‘Excessive’ new EU regulations threaten SA’s citrus export industry — cases taken to the World Trade Organisation


By Justin Chadwick


08 Jul 2024  0

Justin Chadwick is the CEO of the Citrus Growers Association.

These historic cases now in front of the World Trade Organisation’s dispute settlement body are matters of serious concern for South African agriculture. We are the second biggest citrus exporter in the world.

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Last week, the South African government took a historic step at the World Trade Organisation (WTO). For the first time, the country has advanced cases in front of the WTO’s dispute settlement body (DSB) to the so-called “panel stage”. This means panels will have to hear the case and rule on a trade disagreement between South Africa and the European Union within months. 

The WTO’s DSB is a relatively unknown but hugely important body that upholds the rule of law in international trade. It provides mechanisms through which disputes can be settled, and it ensures the stability necessary for global trade to function smoothly and fairly.

The issues the DSB will have to rule on concern plant health measures imposed by the EU on citrus imported from South Africa. These measures are considered by the EU to be necessary to protect it from two citrus plant health threats: citrus black spot (CBS) and false codling moth (FCM).

South Africa already had a world-class and robust plant health system that ensured only safe, quality fruit was exported. Although measures were introduced on CBS as early as 1992, the additional CBS and FCM measures are recent developments. 

South Africa now has to comply with these unnecessary regulations, which include additional inspections, more intense spray programmes, excessive cold treatment protocols, numerous sampling and assessment procedures and various other forms of costly administration. 

Immense burden

Complying with these measures places an immense burden on local citrus growers. They have to spend almost R4-billion annually just to adhere to these measures.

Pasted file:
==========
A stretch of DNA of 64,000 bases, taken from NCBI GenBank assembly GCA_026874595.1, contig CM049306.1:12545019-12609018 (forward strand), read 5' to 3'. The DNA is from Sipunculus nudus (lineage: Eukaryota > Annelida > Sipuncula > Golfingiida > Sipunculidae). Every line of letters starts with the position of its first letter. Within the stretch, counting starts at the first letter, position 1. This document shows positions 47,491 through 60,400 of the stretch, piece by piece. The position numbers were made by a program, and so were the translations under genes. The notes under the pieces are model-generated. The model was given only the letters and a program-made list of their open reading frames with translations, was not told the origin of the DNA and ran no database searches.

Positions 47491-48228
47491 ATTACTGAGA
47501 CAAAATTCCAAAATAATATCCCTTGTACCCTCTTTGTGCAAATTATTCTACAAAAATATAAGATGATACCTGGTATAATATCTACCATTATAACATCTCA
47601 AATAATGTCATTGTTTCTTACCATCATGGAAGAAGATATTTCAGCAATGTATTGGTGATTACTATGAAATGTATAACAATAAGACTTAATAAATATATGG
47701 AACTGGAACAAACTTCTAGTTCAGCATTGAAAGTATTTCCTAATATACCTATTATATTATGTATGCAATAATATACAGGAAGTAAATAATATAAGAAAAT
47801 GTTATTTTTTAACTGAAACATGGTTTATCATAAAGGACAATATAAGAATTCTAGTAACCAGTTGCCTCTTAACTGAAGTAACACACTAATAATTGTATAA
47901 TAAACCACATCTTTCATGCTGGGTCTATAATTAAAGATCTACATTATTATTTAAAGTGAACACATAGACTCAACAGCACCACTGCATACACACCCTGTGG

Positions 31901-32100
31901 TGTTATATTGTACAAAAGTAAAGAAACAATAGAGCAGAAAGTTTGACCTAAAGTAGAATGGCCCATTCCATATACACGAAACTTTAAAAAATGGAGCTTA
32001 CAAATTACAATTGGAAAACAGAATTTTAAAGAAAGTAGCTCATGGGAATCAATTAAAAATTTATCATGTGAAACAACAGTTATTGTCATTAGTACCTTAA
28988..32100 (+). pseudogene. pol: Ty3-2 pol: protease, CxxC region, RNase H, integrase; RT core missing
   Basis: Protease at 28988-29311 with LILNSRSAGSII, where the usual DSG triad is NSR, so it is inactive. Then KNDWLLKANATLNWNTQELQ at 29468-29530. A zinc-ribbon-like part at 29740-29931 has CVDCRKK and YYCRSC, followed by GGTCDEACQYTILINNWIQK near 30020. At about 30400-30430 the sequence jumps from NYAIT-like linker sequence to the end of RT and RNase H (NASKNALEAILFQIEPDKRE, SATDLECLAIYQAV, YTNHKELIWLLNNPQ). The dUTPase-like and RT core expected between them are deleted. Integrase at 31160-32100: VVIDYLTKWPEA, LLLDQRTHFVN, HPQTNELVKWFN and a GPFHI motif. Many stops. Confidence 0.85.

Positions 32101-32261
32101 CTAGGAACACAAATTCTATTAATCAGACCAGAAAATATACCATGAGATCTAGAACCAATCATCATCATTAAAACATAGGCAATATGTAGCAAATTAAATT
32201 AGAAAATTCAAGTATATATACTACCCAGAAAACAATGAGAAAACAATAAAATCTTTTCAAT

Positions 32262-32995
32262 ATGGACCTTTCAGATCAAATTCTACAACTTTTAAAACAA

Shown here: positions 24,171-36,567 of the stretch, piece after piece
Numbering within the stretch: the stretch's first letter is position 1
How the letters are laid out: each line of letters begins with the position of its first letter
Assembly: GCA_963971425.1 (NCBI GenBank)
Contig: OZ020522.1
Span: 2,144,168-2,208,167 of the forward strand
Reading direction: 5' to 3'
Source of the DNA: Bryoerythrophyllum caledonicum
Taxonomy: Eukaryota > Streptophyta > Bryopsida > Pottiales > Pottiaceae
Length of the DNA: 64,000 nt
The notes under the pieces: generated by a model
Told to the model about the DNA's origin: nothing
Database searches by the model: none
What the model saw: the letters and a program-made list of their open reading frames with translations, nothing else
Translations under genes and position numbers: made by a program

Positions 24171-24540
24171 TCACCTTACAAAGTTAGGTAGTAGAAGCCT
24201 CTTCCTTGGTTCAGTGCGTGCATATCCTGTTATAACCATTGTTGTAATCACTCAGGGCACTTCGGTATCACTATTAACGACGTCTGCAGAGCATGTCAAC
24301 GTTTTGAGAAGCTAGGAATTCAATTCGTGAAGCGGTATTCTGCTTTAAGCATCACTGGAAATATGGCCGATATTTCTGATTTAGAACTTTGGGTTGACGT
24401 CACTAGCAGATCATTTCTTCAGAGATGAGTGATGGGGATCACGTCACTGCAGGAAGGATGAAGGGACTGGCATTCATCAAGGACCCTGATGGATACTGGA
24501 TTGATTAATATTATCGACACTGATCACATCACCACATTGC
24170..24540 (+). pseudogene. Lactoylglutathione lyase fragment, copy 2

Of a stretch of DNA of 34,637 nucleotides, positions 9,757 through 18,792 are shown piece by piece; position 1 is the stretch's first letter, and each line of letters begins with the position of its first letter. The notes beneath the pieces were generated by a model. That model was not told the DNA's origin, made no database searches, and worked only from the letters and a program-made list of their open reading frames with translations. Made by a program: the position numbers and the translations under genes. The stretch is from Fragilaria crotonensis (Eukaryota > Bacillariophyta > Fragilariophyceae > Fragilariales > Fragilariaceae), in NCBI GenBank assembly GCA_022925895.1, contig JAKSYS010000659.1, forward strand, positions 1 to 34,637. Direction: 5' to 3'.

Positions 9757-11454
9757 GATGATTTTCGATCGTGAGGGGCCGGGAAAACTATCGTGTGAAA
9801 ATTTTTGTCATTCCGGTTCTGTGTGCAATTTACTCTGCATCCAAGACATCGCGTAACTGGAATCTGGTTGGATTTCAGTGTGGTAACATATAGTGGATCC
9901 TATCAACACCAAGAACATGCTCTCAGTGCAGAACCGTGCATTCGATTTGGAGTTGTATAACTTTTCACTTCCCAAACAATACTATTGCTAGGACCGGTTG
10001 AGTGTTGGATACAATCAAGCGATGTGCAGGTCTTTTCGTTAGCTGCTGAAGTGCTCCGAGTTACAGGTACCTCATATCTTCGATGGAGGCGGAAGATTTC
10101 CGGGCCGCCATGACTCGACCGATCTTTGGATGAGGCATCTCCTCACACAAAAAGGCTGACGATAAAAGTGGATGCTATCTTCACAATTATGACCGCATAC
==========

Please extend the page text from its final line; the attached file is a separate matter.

There are citrus-producing areas in South Africa that are CBS-free and CBS has never spread to those areas in South Africa, but the EU is progressively putting stricter measures in place because of a perceived risk of CBS spreading to the EU.

Emerging black citrus growers in particular, of whom the Citrus Growers Association of Southern Africa (CGA) is proud to say there are more than 120, are placed under extreme stress by this financial burden.

The EU’s measures are not based on clear scientific principles. Nor are they applied in a way that is in accordance with the WTO’s Agreement on the Application of Sanitary and Phytosanitary Measures, of which the EU and South Africa are signatories.

While trade disagreements are often framed in the language of confrontation or aggression, the goal for both the EU and South Africa is one of fairness and scientific accuracy. The DSB exists specifically to amicably settle these types of disputes between countries. Since being established in its current form in 1995, the DSB has ruled in almost 300 of these cases.


Much has been made in the European media about the supposed animosity and competition between Spanish and South African citrus producers. While many parties have argued that overly stringent plant health measures such as those on CBS and FCM are to the benefit of European citrus producers, I would like to argue that the opposite is in fact true.